Equalization Tank: HydroFloTech can work with an existing equalization “EQ” tank or provide one. Materials of construction can includes: Fiberglass (FRP), HDPE, steel (carbon steel or stainless steel), concrete, or even in-ground storage pits / ponds. The purpose of the equalization tank is to “equalize” and narrow any variances in water characteristics. The EQ tank also acts as a great buffer for two main purposes: First the EQ tank provides a buffer storage capacity in situations when there is a temporary surge in flowrate. This allows the system to be smaller than the peak surge flowrate. Secondly, the EQ tank also provides the ability to “narrow” any spikes in any contaminants.
Chemical Pre-Treatment and Solid Removal: This module chemically treats the water with pH adjustment (as necessary), coagulant and polymers to enhance the ability of HydroFloTech inclined plate clarifiers or dissolved air floatation systems (DAF) to effectively remove any Total Suspended Solids (TSS) or Fats, Oils and Grease (FOG).
ChemiSep Chemical Pre-Treatment System: The efficacy of any wastewater is as good as the pre-treatment of the wastewater prior to removal of any impurities. The HydroFloTech ChemiSep Pre-Treatment System provides great flexibility in treating various wastewater profiles:
- Stage 1 – Emulsion Cracking / pH Adjustment / Precipitation & Coagulation: pH is raised (or lowered) to ~8.5 with the pH controller using caustic (or acid). A coagulant de-emulsifier is added to break any emulsion and cause precipitation of the solids. A “pin floc” is developed indicating the emulsion and the suspended solids are precipitated
- Stage 2 – Flash Mix: The wastewater with it’s precipitated pin floc is introduced to the flash mix zone where a polymer flocculent is added. This stage maximizes flocculent dispersion throughout the coagulated wastewater.
- Stage 3 – Flocculation: The wastewater is now introduced to the slow mix zone to agglomerate the floc into larger particles suitable to be enmeshed with the air bubbles.
HydroFloat Dissolved Air Flotation (DAF) System:
The flocculated wastewater is introduced into the HydroFloat DAF inlet where the floc particles are comingled with a pressurized dissolved fine bubble recycle stream. The floc particles attach to the bubbles and float to the surface where they are mechanically skimmed into the float scum sludge chamber. The treated water then exits the end of the DAF and flows downstream to sewer or further treatment if necessary. The DAF system bubbles come from a Recycle Air Dissolving system that takes a portion of treated effluent, pressurizes it and introduces air to be dissolved. The dissolved air comes out of solution and forms a fine bubble stream when the pressure is released at the DAF entrance in the presence of floc wastewater.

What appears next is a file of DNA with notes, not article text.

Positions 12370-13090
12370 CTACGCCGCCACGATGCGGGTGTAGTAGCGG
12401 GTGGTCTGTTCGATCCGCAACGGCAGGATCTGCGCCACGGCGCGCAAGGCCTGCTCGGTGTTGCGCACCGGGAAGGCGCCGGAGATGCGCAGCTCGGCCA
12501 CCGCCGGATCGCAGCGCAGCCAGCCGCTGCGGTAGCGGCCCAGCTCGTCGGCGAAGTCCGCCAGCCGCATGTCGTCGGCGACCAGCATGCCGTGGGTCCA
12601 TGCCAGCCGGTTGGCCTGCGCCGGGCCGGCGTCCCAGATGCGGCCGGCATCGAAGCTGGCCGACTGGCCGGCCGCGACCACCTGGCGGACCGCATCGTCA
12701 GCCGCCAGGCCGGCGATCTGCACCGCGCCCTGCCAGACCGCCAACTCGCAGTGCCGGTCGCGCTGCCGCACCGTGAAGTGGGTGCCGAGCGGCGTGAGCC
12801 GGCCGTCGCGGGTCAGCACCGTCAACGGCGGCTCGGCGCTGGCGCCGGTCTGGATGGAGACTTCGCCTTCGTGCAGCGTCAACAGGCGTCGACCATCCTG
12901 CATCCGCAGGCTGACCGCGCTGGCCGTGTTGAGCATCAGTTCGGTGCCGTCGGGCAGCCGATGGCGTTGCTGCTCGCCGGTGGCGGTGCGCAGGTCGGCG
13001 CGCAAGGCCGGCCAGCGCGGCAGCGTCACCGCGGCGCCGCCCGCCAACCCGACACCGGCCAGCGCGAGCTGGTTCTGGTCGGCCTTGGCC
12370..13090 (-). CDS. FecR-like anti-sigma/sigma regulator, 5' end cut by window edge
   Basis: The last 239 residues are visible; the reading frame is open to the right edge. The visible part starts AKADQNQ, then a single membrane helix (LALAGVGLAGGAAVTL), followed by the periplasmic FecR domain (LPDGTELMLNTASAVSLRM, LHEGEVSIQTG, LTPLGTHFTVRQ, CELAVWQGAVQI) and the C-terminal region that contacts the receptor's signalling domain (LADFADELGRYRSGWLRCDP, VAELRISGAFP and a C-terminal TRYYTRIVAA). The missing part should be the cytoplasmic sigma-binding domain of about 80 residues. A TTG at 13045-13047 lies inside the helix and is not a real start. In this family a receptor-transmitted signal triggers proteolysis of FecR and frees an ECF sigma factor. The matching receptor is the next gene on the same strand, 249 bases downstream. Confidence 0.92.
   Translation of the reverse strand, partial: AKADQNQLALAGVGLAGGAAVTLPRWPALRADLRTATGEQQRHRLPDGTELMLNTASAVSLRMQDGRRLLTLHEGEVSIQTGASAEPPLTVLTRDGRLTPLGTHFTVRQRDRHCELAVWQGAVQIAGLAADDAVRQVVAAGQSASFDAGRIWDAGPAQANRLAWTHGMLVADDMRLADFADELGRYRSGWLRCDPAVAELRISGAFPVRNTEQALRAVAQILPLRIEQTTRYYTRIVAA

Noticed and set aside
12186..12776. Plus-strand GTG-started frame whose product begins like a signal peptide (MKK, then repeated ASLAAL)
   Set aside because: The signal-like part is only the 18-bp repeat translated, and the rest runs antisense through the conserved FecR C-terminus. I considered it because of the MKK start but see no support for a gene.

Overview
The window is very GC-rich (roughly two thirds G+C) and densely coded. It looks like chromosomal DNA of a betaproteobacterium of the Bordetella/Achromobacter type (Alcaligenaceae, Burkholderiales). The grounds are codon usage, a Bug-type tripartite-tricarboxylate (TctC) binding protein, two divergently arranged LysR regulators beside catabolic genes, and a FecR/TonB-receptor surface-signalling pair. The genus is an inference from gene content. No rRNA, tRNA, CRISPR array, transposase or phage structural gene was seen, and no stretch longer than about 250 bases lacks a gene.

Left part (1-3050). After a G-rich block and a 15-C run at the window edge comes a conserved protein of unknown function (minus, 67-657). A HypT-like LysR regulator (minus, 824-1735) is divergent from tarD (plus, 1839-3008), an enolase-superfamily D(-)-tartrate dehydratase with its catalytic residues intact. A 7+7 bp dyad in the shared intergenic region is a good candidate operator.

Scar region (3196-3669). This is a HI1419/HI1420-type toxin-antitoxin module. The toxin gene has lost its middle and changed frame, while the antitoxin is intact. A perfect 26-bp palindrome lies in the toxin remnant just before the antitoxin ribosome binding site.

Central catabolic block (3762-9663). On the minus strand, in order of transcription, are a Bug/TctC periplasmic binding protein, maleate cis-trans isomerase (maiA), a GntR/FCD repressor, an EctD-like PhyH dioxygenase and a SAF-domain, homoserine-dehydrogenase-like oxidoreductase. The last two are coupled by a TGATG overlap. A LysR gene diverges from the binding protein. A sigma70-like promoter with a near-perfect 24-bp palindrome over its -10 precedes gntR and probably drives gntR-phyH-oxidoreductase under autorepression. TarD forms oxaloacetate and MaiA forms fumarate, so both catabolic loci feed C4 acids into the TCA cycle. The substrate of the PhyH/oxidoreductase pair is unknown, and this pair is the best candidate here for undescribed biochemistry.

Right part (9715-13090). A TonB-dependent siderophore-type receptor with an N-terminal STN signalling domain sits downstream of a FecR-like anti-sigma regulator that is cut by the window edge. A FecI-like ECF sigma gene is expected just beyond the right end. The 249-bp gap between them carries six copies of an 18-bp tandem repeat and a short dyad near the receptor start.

BOD / COD Removal Module: This module removes Biological Oxygen Demand (BOD) and Chemical Oxygen Demand (COD) from the wastewater primarily through two different options:
Option 1: BioSep MBBR System: The BioSep MBBR system comes in handy if the water has high levels of BOD / COD (upwards of 500+ mg / l).
Basin: The MBBR process takes place in a basin/tank, also known as a bio-reactor or as an aeration tank. The size of this bio-reactor depends on the filtration needs of a particular plant. Influent enters this bio-reactor for treatment. MBBR aeration tanks are open at the top or vented adequately, exposing the water to the open air, which makes this an aerobic process of filtration.
Media: The basin is full of thousands of small plastic chips, called media or carriers. These media may occupy as much as 40 to 65% of the tank. Their design maximizes the surface area they provide for biofilm to grow on them. Many carriers resemble wheel-shaped, pucks They mirror the density of water, allowing them to mix throughout the fluid, rather than floating or sinking.